Bizarrely, Tsvangirai - having taken the decision to recall the MPs - decided he would not field candidates to reclaim those seats, Zanu-PF believes because he feared a sure defeat. MDC Renewal also stayed out, fearful of a likely election mauling that would knock the sails off their ravaged political boat.

It was an unexpected fillip for Prof Moyo and his Zanu-PF party, which after its landslide victory in July 2013, still felt it had unfinished business in Tsholotsho North.

"Jonso, bring back our constituency. Bring it back home," Zanu-PF national commissar Saviour Kasukuwere excitedly demanded of Prof Moyo on Twitter back in March when the 14 MPs were kicked out of Parliament.

"Copied, National Commissar. This is a case of a lost but found constituency," Prof Moyo roared back.

In the ensuing months, and despite facing two little-known independent candidates, Gertrude Sibanda and Busani Ncube, who have links to the MDC-T, Prof Moyo literally camped in Tsholotsho – enlisting the help of his Tsholotsho South neighbour Zenzo Sibanda and politburo colleagues, among them Cdes Obert Mpofu, Sithembiso Nyoni, Cain Mathema, Jacob Mudenda, and Saviour Kasukuwere in an unprecedented canvassing blitz.

The coup de grace was delivered by Vice Presidents Emmerson Mnangagwa and Phelekezela Mphoko, who staged a historic joint rally on June 7 - the first time since Independence in 1980 that two Vice Presidents have canvassed for a candidate.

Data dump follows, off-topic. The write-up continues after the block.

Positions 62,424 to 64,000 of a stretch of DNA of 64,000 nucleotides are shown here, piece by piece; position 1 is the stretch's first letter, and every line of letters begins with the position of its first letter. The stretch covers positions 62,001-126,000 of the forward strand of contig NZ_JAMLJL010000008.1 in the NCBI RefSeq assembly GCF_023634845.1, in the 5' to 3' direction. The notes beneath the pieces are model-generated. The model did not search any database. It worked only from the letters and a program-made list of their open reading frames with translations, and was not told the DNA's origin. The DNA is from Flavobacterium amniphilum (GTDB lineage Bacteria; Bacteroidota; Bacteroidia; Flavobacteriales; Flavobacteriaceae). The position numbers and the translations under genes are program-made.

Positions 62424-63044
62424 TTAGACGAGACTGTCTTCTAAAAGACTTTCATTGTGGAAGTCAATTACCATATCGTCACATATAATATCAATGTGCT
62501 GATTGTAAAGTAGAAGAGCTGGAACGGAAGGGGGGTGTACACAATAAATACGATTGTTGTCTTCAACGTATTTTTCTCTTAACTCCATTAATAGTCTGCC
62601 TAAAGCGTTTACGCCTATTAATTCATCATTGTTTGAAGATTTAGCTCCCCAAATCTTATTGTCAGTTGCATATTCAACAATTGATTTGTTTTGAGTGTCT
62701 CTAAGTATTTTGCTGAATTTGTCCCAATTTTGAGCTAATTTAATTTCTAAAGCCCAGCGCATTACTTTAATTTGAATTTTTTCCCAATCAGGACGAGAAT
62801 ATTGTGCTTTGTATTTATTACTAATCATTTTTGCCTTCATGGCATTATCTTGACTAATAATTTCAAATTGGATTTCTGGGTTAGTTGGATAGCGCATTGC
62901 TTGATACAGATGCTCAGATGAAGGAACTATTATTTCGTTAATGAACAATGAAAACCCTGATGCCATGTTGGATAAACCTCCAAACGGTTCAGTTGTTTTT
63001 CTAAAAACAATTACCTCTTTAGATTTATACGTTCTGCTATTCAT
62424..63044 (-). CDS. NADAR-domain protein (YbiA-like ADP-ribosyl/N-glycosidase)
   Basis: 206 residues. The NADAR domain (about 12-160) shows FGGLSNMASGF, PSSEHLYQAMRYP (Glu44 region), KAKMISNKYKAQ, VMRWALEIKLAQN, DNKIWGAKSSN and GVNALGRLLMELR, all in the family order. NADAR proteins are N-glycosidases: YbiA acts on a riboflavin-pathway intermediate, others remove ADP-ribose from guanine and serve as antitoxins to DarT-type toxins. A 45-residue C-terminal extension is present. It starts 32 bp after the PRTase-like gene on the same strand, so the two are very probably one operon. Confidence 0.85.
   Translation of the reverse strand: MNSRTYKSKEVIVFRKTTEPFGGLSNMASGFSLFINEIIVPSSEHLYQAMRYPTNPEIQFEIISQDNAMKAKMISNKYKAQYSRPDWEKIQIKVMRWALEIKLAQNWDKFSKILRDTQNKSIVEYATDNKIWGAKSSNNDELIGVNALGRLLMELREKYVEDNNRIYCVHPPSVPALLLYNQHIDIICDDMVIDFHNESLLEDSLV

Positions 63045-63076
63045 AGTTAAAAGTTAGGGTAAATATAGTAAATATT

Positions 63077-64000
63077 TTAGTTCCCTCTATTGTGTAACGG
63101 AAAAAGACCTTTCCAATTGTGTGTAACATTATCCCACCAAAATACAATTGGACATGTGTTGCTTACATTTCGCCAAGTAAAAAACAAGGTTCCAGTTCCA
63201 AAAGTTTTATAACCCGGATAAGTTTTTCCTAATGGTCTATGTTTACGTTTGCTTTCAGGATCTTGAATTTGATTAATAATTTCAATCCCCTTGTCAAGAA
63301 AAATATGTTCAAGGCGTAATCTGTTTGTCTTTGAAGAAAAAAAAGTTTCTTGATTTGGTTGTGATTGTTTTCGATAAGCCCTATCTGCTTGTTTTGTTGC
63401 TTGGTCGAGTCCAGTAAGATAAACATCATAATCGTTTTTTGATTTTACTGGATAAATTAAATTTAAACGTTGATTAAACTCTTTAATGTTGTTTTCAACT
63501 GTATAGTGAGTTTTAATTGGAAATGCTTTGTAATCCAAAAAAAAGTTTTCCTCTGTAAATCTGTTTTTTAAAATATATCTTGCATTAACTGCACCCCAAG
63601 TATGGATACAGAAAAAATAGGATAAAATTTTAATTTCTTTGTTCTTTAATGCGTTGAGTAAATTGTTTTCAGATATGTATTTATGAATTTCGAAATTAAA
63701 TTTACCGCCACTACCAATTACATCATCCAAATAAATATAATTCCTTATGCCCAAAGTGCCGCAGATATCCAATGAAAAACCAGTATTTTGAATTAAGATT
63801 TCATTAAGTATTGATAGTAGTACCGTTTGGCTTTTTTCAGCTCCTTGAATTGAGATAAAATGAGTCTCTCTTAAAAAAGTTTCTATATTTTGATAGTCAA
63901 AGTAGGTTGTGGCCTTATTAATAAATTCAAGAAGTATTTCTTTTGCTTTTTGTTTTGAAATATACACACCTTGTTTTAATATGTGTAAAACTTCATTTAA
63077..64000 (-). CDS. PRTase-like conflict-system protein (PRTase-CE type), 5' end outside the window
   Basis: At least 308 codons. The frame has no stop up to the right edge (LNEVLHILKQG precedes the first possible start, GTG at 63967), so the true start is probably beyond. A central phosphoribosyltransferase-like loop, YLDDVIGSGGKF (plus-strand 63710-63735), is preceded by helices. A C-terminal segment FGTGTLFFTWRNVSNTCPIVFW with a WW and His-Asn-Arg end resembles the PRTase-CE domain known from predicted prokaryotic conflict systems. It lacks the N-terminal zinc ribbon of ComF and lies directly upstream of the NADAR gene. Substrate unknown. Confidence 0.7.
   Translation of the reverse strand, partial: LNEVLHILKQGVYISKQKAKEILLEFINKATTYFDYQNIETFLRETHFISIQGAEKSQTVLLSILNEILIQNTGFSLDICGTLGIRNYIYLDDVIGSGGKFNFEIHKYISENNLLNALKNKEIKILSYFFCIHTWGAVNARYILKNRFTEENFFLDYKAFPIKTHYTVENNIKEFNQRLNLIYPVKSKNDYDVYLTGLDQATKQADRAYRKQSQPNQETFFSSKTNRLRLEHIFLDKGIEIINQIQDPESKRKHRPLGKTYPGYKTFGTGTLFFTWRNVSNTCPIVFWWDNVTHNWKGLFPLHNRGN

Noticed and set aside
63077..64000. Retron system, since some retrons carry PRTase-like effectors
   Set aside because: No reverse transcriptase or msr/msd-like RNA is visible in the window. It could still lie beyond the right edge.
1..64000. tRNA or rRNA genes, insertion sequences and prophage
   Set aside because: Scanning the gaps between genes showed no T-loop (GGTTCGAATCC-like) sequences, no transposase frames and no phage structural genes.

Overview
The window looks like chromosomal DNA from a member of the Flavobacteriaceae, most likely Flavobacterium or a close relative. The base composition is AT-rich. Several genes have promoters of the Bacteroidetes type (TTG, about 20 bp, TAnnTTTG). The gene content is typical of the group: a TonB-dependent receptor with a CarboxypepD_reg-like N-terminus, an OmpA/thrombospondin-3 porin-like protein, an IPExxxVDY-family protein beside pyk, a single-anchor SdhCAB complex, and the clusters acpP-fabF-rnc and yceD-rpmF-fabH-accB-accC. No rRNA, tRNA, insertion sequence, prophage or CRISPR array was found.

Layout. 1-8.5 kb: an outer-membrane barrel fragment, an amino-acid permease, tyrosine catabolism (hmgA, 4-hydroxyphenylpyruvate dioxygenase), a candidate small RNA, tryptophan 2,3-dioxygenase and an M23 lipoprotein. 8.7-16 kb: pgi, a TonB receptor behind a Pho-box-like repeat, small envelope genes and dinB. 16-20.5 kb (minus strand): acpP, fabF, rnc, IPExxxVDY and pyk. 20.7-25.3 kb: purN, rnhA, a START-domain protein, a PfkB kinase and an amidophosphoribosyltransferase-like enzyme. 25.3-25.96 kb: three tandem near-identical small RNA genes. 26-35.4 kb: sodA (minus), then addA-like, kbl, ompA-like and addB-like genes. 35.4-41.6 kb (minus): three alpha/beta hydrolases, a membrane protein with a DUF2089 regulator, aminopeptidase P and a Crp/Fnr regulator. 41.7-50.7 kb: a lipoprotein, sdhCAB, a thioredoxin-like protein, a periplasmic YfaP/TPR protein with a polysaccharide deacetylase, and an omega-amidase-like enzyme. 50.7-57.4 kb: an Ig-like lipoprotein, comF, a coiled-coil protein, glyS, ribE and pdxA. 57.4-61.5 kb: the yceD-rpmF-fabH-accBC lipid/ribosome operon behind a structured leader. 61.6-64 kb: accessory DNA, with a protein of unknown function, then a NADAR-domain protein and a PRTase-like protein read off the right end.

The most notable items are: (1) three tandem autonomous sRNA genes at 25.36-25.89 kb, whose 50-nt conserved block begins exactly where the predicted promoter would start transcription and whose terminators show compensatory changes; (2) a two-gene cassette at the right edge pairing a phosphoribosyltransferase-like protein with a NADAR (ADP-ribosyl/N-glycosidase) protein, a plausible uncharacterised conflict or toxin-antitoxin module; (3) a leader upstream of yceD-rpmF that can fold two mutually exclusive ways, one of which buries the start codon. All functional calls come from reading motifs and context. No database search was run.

After many sleepless nights, missed Cabinet and Politburo meetings, Prof Moyo - a picture of relief - cast his ballot at Mlevu Primary School at around 8AM yesterday.

"This has been a blessing in disguise," he told The Chronicle. "It's been, if you will, if you're a person of faith, an act of God to correct what went horribly wrong in the general election in 2013 when the MDC-T smuggled itself into the constituency, brought someone who had neither interest nor capacity to represent this constituency. Someone who spent 20 months in Parliament mum with no word but collecting a monthly salary, getting a new car at the expense of the constituency."

He said at a time when Tsholotsho was faced with a number of problems including the havoc caused by wild animals, flooding and the drought stalking the villagers, which all require systematic and comprehensive assistance from the government, the former MP had no capacity to attend to the plight of the people. "But worse, having been elected on an MDC-T ticket, the former MP decided along with her husband to jump ship and heaven knows which ship she now is in because the ship jumping exercise seems to be continuing, but at the expense of the electorate here at this constituency in particular," said Prof Moyo.

"So the invisible hand, I mean no-one has been able to come up with a rational explanation as to why Tsvangirai expelled those people and I think it's because it was an act of God. The things that are done by the invisible hand of God don't need idle explanation from mortals but it was to help this constituency and benefit other constituencies far away in the process."

Prof Moyo said the campaign period had been useful in highlighting issues affecting the constituency.

"We've had quite robust discourses, there's now a better understanding on the part of the national leadership of very serious challenges that this community faces not only because of the consequences of the drought, which requires food assistance, but also because even when there's no drought, this area has persistent water problems for households, livestock, institutions like schools and clinics. This area has very serious road problems, which create transport difficulties and the movement of people has been a challenge," he said.